HC Deb 09 July 1984 vol 63 cc679-82
1. Ms. Richardson

asked the Secretary of State for Transport when he expects to meet the chairman of British Rail to discuss the inter-city strategy.

5. Mr. Tom Cox

asked the Secretary of State for Transport if he will make a statement of future plans for inter-city railway services.

8. Mr. Waller

asked the Secretary of State for Transport if he has received British Rail's proposals for its inner-city business.

The Secretary of State for Transport (Mr. Nicholas Ridley)

I received the strategy study recently and have already had one discussion about it with the chairman. I shall wish to have further discussions with him before reaching a final view on the strategy.

Ms. Richardson

Will the Secretary of State admit that it is impossible for inter-city to achieve its 5 per cent. return on assets by 1988, as the right hon. Gentleman wishes, without cities such as Aberdeen, Plymouth, Sheffield, Hull and Nottingham having their inter-city connections affected?

Will he withdraw the Serpell-by-stealth policy and make sure—and give a guarantee to the House—that at least the present, inadequate level of inter-city services is maintained?

Mr. Ridley

I do not know where the hon. Lady gets all that from. It is wholly untrue. The strategy study predicts a major improvement in the sector's financial performance by 1988–89. It does not yet show the business achieving the full 5 per cent. target in that year. The study is complex and important and I shall need to study it further before reaching conclusions upon it.

Mr. Tom Cox

Is the Secretary of State aware that the great problems faced by British Rail are the target imposed upon it and the fact that, in developing an inter-city strategy, it has had to take note of what the Secretary of State says and balance that against possible cuts in services?

Will the Secretary of State assure the House, therefore, that conditions will not be imposed by his Department of future developments, in particular on the development of the important east coast main line service?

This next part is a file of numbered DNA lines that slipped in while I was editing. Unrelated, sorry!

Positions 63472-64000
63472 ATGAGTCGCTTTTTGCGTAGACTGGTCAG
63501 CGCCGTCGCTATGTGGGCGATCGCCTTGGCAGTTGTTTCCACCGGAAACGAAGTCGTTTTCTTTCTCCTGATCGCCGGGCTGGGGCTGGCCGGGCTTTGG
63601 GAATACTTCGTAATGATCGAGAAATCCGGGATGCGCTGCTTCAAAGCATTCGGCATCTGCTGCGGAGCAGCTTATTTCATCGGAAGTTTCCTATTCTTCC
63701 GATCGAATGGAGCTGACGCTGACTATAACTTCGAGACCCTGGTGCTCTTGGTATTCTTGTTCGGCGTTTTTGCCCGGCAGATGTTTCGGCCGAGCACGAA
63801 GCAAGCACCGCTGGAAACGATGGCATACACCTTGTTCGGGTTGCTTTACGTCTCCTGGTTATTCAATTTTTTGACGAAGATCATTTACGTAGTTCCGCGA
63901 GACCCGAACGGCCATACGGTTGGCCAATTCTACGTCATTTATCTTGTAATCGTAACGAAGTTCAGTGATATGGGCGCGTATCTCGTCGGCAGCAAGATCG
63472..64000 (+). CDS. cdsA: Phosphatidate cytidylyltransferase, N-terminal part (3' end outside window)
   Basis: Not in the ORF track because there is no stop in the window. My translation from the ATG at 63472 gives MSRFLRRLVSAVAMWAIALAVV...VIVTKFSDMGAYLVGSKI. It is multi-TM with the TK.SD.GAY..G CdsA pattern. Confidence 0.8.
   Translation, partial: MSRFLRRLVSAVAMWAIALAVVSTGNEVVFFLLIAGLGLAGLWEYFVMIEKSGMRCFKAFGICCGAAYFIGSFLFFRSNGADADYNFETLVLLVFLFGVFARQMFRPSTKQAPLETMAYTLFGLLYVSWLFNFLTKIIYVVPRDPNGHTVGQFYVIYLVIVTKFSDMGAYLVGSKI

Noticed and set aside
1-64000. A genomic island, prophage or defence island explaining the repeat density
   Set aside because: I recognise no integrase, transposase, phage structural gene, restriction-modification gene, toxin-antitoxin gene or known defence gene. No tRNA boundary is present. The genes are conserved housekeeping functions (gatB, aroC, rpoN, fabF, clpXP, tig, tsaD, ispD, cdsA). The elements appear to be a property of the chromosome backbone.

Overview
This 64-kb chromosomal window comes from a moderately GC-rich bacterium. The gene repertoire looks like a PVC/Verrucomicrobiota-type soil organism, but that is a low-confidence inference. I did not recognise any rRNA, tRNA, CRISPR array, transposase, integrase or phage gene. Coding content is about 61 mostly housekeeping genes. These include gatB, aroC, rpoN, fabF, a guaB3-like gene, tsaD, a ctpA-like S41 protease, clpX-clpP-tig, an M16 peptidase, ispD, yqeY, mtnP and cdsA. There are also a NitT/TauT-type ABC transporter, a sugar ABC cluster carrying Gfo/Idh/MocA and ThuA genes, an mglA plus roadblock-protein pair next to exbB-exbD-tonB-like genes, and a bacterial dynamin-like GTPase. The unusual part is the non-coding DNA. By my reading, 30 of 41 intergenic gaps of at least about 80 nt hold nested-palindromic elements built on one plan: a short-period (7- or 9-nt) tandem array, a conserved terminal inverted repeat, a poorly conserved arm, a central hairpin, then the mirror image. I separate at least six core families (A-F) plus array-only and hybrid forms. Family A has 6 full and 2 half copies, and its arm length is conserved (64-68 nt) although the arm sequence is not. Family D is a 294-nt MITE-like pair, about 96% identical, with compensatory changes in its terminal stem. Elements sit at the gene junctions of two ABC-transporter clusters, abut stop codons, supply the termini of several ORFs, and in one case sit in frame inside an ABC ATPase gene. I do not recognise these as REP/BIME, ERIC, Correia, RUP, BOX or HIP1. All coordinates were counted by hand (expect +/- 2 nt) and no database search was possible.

Mr. Ridley

I have received the study, which will be published by British Rail. It may be necessary to remove some commercially sensitive matter. When the report is published and the hon. Gentleman can study it, he, with his hon. Friend the Member for Barking (Ms Richardson), will probably conclude that the newspaper reports they may have been reading are at variance with the study.

Further, the objective of inter-city breaking even and, indeed, achieving a 5 per cent. target return on its assets is not affected by the PSO, because this part of the railway is treated differently for financial purposes.

Mr. Waller

Is my right hon. Friend aware of the acknowledgement from the Conservative Benches of the considerable efforts by British Rail's top management to run the business in an efficient and businesslike way? Does my right hon. Friend agree that it is incorrect to say that the Government have not supported British Rail in the past and that that has been shown to be a myth? Does my right hon. Friend accept that prolonged failure to reach a decision on the east coast main line will make it much more difficult for British Rail's top management to convince the work force of our commitment to a modern, efficient and profitable rail service?

Mr. Ridley

I am very grateful to my hon. Friend for his well-deserved tribute to the efforts of British Rail's management to impart more commerciality into the railways. I entirely agree with him. I received the east coast main line submission on 25 May and the inter-city strategy on 22 June. They are major and complex documents and I should like time to make sure that I find the right answer. I hope to reply before the House rises for the recess but I know that the House will understand if, in the interest of getting the decision absolutely right, I do not succeed in making that deadline.

Sir Dudley Smith

When next my right hon. Friend meets the chairman of British Rail, will he impress upon him the importance of running inter-city services on time? Is my right hon. Friend aware that there has been deterioration in that respect on the Birmingham-Coventry-Euston line, that on eight out of the last 10 occasions when I have used that service the train has been late, and that my experience is by no means unique?

Mr. Ridley

Punctuality is an important factor of railway operation. I am sure that my hon. Friend will draw his unfortunate experience to the attention of the chairman, because it is he rather than me who is responsible for that. The railways can improve their financial performance partly by improving their punctuality, thus attracting more customers.

Mr. Kirkwood

As the Secretary of State said that he received the report only on 22 June, will he make every possible effort to make a statement before the House goes into recess, because he will understand hon. Members' difficulties in asking him questions after that? Will he confirm that for an investment of about £200 million on the London-Edinburgh route British Rail could save almost £1 a mile, which is £1,000 per round trip? Will the right hon. Gentleman take on board the importance of the electrification proposal for the whole of the south-east of Scotland, which depends exclusively on that route for transport south?